Content Networking book cover

Content Networking

Architecture, Protocols, and Practice

As the Internet has grown, so have the challenges associated with delivering static, streaming, and dynamic content to end-users. This book is unique in that it addresses the topic of content networking exclusively and comprehensively, tracing the evolution from traditional web caching to today's open and vastly more flexible architecture. With this evolutionary approach, the authors emphasize the field's most persistent concepts, principles, and mechanisms--the core information that will help you understand why and how content delivery works today, and apply that knowledge in the future.

Practitioners and researchers at: network service providers (e.g., AT&T, Akamai, Qwest); software/hardware vendors (e.g., Lucent, Cisco, Nortel); and content providers (e.g. Yahoo; Disney; Google; Amazon)

Hardbound, 352 Pages

Published: February 2005

Imprint: Morgan Kaufmann

ISBN: 978-1-55860-834-4


  • "This book is an invaluable resource for anyone interested in understanding the rationale and technology driving the evolution of the Web. I especially liked the way the authors tie together the various elements and protocols that make up content distribution systems over the Web." --Prof. Dr. Ralf Steinmetz, Head of Multimedia Communications Lab (KOM), Darmstadt University of Technology, Germany "Finally, there is a comprehensive and authoritative text on all aspects of content delivery networking, the true Intelligent Network of the Internet! I will certainly use this book in teaching graduate students." --Igor Faynberg, Technical Manager, Internet Standards, Bell Labs/Lucent Technologies, and Adjunct Professor of Computer Science, Stevens Institute of Technology "This book closes a major gap in current literature: it gives a comprehensive overview of all aspects of content delivery networks. It is easy to read, yet provides an in-depth understanding of the algorithms and communication protocols involved." --Prof. Dr. Wolfgang Effelsberg, University of Mannheim, Director, Computer Networks and Multimedia Technology Research Group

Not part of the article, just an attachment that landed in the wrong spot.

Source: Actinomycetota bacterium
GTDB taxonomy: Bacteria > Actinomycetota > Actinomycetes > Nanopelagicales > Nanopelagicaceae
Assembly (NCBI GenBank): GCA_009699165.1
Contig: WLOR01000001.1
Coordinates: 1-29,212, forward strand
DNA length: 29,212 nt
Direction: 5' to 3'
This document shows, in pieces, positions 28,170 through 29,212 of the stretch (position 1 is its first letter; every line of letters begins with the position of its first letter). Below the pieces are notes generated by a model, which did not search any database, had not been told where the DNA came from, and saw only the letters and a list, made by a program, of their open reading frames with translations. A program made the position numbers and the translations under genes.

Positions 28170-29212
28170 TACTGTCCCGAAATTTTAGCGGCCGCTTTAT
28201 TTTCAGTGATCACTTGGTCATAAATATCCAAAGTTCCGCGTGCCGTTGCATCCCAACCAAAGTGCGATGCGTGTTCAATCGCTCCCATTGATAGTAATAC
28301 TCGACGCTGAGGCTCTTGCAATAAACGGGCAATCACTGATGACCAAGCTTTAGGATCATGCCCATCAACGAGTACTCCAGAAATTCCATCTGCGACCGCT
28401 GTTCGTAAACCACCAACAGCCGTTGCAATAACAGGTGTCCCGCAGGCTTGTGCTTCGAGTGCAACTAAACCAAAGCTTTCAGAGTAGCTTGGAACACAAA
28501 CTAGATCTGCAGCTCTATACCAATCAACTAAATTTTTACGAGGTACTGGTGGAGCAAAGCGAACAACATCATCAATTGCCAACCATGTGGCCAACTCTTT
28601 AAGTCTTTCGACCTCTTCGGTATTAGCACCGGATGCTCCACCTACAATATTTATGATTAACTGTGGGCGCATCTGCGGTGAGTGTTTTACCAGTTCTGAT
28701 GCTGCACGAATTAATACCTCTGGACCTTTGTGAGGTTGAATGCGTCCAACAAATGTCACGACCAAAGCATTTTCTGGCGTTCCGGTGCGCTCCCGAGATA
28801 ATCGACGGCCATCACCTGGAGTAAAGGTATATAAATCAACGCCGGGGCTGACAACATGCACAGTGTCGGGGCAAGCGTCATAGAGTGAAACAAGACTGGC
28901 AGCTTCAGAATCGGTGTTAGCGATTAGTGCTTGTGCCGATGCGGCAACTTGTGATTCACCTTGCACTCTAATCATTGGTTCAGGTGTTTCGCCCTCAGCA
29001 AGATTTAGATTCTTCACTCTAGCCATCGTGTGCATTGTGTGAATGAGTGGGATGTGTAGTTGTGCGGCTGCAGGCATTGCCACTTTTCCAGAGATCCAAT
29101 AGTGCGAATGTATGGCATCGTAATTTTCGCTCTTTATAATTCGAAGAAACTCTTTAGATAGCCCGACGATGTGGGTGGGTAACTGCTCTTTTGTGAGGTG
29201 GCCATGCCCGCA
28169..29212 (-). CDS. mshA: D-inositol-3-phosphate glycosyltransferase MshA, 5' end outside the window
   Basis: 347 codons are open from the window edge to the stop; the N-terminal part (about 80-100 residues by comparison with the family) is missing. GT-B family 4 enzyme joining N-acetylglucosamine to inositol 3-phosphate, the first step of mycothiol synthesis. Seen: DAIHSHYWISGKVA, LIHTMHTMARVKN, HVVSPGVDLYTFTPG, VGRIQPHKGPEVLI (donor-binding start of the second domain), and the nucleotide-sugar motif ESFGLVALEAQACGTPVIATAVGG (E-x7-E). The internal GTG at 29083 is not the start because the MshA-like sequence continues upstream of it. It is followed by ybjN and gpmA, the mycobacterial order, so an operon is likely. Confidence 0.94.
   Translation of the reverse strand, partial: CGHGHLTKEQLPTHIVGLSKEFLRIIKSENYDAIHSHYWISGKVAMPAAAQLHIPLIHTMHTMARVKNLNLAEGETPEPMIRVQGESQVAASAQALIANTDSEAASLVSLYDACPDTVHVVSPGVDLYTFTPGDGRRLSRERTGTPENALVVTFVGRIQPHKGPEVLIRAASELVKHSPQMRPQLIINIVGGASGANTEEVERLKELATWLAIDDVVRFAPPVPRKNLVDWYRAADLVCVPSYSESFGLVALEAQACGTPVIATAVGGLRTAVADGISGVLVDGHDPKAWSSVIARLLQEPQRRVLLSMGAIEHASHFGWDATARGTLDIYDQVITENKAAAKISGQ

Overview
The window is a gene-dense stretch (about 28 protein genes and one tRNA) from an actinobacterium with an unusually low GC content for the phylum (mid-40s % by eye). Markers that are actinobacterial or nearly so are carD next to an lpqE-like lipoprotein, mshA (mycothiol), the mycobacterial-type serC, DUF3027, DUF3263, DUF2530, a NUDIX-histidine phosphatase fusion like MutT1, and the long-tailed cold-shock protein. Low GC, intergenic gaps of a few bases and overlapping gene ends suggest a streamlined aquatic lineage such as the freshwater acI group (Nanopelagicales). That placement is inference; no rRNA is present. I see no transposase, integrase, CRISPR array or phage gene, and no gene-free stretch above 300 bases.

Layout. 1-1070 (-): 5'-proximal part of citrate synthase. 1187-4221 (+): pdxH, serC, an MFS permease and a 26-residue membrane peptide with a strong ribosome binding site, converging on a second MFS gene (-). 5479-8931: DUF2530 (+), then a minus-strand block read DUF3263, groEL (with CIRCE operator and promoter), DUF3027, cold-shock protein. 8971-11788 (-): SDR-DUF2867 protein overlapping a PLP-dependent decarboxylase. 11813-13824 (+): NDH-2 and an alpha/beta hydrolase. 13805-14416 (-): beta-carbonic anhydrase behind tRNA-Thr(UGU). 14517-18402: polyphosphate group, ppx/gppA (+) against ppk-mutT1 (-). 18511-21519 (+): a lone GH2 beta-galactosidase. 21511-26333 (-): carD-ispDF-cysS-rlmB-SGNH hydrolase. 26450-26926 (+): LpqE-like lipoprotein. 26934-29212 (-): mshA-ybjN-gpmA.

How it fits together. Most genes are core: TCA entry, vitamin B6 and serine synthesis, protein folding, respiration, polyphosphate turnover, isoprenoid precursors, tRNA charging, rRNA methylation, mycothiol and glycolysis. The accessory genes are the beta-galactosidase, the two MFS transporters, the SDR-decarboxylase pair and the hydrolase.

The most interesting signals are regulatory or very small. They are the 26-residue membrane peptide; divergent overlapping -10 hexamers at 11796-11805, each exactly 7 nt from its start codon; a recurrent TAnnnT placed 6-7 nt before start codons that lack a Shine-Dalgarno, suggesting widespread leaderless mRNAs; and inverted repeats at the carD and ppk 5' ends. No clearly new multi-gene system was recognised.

• Chapter 1 Introduction1.1 The early days of content delivery over the Internet1.2 The World Wide Web – where it came from, what it is1.3 The evolution of content networking1.4 The diversity of interests in content networkingChapter 2 Content Transport2.1 Protocol architecture and design paradigms of the Internet2.2 The Hypertext Transport Protocol (HTTP)2.3 Multicast transportChapter 3 Caching Techniques for Web Content3.1 Local Caching3.2 Motivation and Goals of Web Caching3.3 Basic Operation of a Shared Web Cache3.4 Cachability Considerations3.5 Placing a Cache in the Network3.6 The Evolution of Caching Systems - Networks of Caches3.7 Performance3.8 Caching Challenges and MythsChapter 4 Caching Techniques for Streaming Media4.1 Streaming Media4.2 Protocols for Streaming Media4.3 Caching Techniques for Streaming Media4.4 Case studiesChapter 5 Navigating Content Networks5.1 The Domain Name System5.2 Layer 4-7 Request Switching5.3 Global Request Routing5.4 Case studiesChapter 6 Peer-to-Peer Content Networks6.1 What are Peer-to-Peer networks?6.2 Technical Challenges in Peer to Peer Networks6.3 6.4 Case Studies6.5 Business aspectsChapter 7 Interactive Content Delivery - Instant Messaging7.1 Instant Messaging defined7.2 Internet-based Instant Messaging7.3 ConvergenceChapter 8 Beyond Web Surfing – Content Services8.1 What is Driving Content Services?8.2 An Architecture for Content Services8.3 Example Content Services8.4 ICAP – The Internet Content Adaptation Protocol 8.5 Open Pluggable Edge Services (OPES)8.6 The Web Services paradigm8.7 Service Personalization and Service ConvergenceChapter 9 Building Content Networks9.1 Campus and Enterprise Network Example9.2 Content Network Provider Example9.3 Content Distribution Network ExampleChapter 10 Standards Efforts10.1 The Role of Standards10.2 Content Networking Standards Bodies10.3 Content Networking StandardsChapter 11 Summary and Outlook11.1 Content Networking Architecture Evolution11.2 The Future of Content Networking


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